One method to accurately measure flow Q for small and medium-size streams is through the use of a slotted Weir.
Methods for Measuring Your Stream Flow…
Stream Flow x Head Pressure = Power
Stream levels will change through the seasons, so it is important to measure FLOW at various times of the year. We will need these varied flow measures to create an FDC or flow Duration curve, more on the FDC in a later post. If this seasonal variable flow measure is not possible, attempt to determine various annual flows by discussing the stream with a neighbor, or finding US geological survey flow data for your stream or a nearby larger stream. Also keep in mind that fish, birds, plants and other living things rely on your stream for survival. Especially during low water seasons, avoid using all the water for your hydro system. FLOW is typically expressed as volume per second or minute. This is also called a “FLOW rate” since it is a dynamic volume per time interval. Common examples of volume units are gallons or liters per second (or minute), and cubic feet or cubic meters per second (or minute):
A rectangular slotted Weir consists of a temporary dam structure with a rectangular slot are opening gate.
This slotted Weir gate has the following characteristics;
- All stream flow to be measured, Q. is constrained to go through the slotted gate.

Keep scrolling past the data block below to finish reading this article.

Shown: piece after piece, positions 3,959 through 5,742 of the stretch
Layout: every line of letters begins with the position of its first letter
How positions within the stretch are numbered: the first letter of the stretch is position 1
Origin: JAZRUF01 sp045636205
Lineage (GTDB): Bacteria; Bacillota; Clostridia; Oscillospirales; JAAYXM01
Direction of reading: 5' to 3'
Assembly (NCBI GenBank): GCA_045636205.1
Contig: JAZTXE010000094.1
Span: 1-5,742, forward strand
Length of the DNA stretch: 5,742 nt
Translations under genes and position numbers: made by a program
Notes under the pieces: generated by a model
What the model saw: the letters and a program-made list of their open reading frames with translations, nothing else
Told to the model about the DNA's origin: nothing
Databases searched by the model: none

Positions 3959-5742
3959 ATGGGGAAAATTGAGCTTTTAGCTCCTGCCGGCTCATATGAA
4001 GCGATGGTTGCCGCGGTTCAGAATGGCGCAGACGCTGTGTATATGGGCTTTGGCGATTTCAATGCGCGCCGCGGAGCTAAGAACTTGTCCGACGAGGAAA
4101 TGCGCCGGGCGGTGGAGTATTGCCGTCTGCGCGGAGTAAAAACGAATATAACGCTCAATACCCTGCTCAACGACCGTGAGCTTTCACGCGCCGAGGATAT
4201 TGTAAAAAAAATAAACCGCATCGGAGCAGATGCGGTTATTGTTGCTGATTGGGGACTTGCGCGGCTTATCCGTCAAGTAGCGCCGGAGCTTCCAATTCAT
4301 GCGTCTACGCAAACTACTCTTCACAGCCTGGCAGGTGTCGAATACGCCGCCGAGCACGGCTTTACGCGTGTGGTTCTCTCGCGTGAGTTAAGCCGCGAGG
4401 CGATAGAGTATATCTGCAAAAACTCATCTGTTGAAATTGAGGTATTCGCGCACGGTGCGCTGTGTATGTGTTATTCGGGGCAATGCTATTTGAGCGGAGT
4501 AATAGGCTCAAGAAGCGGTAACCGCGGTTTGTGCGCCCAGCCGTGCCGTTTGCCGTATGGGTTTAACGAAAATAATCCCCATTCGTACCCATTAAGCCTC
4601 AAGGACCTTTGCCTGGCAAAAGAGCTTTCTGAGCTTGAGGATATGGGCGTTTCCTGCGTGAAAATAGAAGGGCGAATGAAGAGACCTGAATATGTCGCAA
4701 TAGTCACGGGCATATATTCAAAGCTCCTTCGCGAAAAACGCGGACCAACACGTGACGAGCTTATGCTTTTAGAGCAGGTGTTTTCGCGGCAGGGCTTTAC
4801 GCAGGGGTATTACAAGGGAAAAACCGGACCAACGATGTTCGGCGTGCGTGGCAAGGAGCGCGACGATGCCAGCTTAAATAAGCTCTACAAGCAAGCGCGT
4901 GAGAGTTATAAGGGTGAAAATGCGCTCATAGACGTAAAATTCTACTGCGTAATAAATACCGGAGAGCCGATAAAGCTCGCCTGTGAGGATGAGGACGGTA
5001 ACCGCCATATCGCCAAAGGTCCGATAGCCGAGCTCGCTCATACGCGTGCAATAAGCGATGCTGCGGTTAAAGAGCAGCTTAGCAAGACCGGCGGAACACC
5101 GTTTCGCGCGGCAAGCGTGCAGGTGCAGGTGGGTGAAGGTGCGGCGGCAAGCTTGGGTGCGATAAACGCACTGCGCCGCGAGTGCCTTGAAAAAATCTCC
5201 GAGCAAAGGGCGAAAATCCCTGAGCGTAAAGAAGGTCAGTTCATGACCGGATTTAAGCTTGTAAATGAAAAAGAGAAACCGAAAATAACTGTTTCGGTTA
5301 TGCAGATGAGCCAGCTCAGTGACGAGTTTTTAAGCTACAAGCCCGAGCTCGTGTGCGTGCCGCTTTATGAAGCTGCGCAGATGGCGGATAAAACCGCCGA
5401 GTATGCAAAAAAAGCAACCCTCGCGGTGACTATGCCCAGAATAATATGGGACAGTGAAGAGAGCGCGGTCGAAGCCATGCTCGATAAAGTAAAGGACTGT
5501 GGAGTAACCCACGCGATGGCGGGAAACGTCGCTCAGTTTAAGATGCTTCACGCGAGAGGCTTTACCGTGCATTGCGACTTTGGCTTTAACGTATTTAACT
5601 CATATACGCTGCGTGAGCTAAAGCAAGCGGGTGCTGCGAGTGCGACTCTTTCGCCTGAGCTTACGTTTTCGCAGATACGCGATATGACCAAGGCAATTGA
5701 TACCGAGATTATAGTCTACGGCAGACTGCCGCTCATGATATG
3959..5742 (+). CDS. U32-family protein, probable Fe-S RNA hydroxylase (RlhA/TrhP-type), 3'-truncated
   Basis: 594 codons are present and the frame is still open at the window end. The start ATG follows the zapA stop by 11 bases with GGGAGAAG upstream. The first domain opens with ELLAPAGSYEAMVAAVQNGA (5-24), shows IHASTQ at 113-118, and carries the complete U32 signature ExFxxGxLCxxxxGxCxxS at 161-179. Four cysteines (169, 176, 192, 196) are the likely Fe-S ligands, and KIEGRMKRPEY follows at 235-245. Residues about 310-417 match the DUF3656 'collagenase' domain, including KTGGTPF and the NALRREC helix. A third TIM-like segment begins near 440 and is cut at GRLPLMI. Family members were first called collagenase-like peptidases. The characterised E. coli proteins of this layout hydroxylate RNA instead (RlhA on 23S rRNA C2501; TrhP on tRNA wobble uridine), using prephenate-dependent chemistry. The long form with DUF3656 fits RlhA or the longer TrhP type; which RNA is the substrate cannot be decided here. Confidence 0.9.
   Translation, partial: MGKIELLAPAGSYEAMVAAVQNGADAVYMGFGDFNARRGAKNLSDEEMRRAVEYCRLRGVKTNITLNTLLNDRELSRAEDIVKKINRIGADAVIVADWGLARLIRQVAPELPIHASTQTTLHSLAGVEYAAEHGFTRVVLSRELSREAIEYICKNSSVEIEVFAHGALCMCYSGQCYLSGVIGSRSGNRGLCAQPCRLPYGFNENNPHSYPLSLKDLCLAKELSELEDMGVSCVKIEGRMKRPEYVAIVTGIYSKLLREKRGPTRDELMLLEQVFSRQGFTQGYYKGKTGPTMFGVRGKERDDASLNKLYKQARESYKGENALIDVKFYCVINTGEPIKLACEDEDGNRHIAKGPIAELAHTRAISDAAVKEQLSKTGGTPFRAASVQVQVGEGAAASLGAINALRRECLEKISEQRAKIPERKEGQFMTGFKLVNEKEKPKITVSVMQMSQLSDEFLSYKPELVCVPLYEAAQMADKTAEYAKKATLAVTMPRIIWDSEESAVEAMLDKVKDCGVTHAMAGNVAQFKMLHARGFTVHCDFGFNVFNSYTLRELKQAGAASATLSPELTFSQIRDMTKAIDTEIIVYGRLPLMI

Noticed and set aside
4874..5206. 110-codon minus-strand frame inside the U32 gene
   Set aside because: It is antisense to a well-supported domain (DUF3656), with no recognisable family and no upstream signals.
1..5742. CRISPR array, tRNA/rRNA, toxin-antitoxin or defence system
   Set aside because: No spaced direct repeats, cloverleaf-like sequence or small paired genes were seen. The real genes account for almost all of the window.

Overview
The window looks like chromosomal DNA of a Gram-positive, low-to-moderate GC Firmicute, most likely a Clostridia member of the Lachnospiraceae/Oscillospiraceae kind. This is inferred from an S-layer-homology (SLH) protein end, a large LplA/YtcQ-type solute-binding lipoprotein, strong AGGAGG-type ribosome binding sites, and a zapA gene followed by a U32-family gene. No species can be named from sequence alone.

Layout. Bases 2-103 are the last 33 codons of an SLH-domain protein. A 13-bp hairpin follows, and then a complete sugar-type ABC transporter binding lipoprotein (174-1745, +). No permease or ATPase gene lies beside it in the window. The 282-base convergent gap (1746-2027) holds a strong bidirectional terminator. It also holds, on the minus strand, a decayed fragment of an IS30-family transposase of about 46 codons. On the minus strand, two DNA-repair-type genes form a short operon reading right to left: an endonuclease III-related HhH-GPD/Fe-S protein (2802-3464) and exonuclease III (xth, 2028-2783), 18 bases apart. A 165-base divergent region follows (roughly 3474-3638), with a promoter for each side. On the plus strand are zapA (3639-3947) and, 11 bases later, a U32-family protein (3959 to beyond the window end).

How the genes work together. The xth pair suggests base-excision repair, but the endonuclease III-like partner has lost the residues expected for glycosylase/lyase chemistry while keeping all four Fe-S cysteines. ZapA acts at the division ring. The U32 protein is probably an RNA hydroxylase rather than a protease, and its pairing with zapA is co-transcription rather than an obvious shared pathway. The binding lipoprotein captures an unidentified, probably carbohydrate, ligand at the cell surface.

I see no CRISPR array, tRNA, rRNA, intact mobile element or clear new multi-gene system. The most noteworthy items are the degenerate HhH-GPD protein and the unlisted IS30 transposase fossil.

- The bottom of the rectangular slotted Weir gate is leveled horizontally.
- A reference stake or pole is driven into the stream bed below the water line. So that it is exactly level with bottom of the Weir gate.
- The stake must be placed upstream at least four times the distance of the maximum Weir gate water depth.
- Water must be allowed to exit the Weir gate freely, such that there is an air gap beneath it as it flows over the Weir. A “sharp” 90 degree edge lip helps here.
- Water upstream of the Weir must move freely and not have major disturbances.
Water will contract or shrink in width x depth, as it increases speed, when it approaches and flows through the opening.
Given both the width and depth of the water flowing over the Weir; it is a simple procedure to look up the value for the water flow using a Weir table.
The following table is based on a reference Weir gate 1 inch wide.
An example of use is as follows:
Assume your Weir gate is 1 foot wide or 12 inches, you measure the water passing over it at 6 1/4 inches.
Using the table, you look up 6+1/4 and read 6.2 5 CFM per inch of width.
Multiply 6.25 CFM/in x 12 in = 75 CFM. That’s a pretty decent flow, if you have enough head you may be in business.
FYI – Metric Formula for a rectangular notched Weir is: Q = 2/3 x Cd x , 2g^1/2 x (L – 0.2h) x h^3/2, Where Cd is the coefficient of discharge.
Take Cd = 0.6 (normal case) then Q = 1.8 x (L – 0.2h) x h^3/2 in liters/sec